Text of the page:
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Administration commits to renewable energy sources

Published: October 12, 2007
Section: News


The University has committed to purchasing 15 percent of its energy from renewable sources by the beginning of 2008 per theAmerican College and University Presidents Climate Commitment, which President Reinharz signed in September.

According to the commitments provisions, Brandeis must commit to two energy saving stipulations. The University has committed to four.

Brandeis has agreed to build new construction to LEED (Leadership in Energy and Design) standard, even if not LEED certified due to high cost, purchase energy efficient appliances, encourage the use of public transportation, along with purchasing renewable energy.

According to Energy Manager Bill Bushey, for next year, 15% [of the Universitys energy] will come from a wind project. He added, these will be legitimate kilowatts produced by a wind project somewhere in the US.

The University is also entertaining the possibility of installing its own wind turbine in Sachar Woods. Students for Environmental Action (SEA) co-President Jamie Pottern 09 explained, Bill Bushey has been looking into getting a wind turbine. In order to see if conditions are appropriate and to see if its feasible, Pottern said, a meteorological tower will be placed in Sachar Woodsto test wind conditions for a full year.

Bushey explained, were putting together a permit request for a meteorological tower where we would propose to put the turbine. He continued, we need data on wind conditions[to see] if data supports that a turbine is economically viable.

The preliminary data is marginal, Bushey said, We need more specific data. After a year, the collected data would be analyzed by an outside firm, who would then determine the effectiveness of a wind turbine in Sachar Woods.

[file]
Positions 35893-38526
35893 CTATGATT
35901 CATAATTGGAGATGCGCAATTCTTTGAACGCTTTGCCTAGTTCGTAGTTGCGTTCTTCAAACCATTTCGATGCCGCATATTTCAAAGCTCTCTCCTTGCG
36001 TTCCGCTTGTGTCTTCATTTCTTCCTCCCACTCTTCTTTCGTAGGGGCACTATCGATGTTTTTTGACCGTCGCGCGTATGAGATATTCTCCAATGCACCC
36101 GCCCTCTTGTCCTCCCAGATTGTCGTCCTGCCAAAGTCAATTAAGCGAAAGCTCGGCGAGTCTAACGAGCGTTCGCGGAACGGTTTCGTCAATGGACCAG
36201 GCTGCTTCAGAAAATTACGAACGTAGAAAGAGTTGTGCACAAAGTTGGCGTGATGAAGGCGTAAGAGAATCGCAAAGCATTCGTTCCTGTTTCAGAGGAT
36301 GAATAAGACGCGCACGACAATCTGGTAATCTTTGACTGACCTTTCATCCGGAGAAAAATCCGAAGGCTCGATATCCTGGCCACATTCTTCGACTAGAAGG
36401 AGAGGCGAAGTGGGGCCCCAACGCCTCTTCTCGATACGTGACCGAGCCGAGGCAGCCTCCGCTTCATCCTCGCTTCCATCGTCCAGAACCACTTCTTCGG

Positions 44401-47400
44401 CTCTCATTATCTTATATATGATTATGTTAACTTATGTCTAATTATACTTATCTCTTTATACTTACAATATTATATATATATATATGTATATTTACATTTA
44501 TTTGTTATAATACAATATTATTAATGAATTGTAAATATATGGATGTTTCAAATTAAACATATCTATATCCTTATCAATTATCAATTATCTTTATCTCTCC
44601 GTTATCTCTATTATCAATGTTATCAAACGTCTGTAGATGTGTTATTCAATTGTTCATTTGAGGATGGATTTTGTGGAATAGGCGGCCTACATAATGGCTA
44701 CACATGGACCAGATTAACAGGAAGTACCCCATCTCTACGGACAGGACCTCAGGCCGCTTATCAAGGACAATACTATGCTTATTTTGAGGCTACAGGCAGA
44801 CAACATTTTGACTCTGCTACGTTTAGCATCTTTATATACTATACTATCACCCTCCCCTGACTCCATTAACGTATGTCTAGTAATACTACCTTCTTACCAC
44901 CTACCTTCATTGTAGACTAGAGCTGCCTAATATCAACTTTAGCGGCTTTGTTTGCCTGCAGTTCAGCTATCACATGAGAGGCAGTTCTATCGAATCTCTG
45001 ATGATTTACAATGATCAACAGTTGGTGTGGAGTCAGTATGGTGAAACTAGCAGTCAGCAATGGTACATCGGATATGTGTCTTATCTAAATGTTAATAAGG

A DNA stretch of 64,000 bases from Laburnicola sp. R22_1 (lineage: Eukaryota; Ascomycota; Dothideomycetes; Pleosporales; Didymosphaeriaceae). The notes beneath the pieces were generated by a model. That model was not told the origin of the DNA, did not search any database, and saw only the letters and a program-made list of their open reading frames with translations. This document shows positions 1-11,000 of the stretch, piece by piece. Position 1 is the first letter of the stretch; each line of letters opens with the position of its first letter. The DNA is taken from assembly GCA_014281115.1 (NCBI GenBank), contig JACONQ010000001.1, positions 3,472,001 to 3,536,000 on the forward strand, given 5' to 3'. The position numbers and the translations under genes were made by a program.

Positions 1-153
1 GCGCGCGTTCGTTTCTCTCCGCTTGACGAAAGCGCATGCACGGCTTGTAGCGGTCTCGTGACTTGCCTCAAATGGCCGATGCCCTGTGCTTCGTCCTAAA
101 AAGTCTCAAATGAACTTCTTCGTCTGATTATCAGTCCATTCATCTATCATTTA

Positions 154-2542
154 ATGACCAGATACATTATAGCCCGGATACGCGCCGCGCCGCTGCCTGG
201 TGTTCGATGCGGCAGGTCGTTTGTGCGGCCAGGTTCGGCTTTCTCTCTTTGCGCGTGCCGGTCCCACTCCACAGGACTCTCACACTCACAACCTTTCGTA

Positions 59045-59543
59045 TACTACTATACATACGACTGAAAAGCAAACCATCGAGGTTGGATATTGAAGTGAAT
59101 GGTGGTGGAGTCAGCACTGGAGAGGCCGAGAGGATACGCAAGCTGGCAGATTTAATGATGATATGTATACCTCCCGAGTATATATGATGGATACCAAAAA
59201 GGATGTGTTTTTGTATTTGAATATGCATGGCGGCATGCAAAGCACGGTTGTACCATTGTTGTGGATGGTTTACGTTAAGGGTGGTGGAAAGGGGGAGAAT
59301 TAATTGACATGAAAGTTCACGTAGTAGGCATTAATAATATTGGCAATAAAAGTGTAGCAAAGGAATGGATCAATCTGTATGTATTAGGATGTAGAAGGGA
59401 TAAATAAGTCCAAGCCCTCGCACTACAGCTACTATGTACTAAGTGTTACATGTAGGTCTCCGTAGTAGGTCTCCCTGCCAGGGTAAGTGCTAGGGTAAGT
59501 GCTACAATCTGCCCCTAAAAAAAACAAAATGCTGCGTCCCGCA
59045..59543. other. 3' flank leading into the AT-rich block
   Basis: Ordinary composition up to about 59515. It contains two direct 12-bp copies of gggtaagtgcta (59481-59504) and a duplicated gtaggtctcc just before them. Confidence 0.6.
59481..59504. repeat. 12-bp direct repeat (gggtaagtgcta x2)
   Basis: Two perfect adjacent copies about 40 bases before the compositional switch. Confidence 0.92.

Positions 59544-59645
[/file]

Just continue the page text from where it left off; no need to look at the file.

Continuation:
If installed, a wind turbine could provide 8% of the Universitys energy, SEA Co-President Stephanie Sofer 09 said.

There is some concern with wind energy, she qualified. The local community, clearing of trees, effect on wild life and biodiversity, there are other factors on top of data, Pottern explained.

There is a symbolic aspect of sustainability that isnt addressed as much that I think is important, Pottern remarked;

[a wind turbine] would be symbolic, it would be a beacon. She added, its a massive turbine, you could see if from Route 28.

Co-regional outreach coordinator for SEA Jake Yarmus 10 agreed. It would bea great way of putting Brandeis on the mapit allows us to inspire other schools.

I think its fantastic how the administration has been trying to search out different techniques, Yarmus said, I really hope when the decision comes up, that its a discussion had by the whole school.

I dont feel like [a wind turbine] would be an obstruction, said Beth Moguel 10, itd be an interesting experiment. I dont really see a downside other than expenses.

Annie Harris-Kornblith 11 was more skeptical. If it works, thatd be good[but] if it doesnt help, it wastes a lot of money.

Ben Harris-Kornblith '10 was equally wary. He commented, it might be important to focus on other things.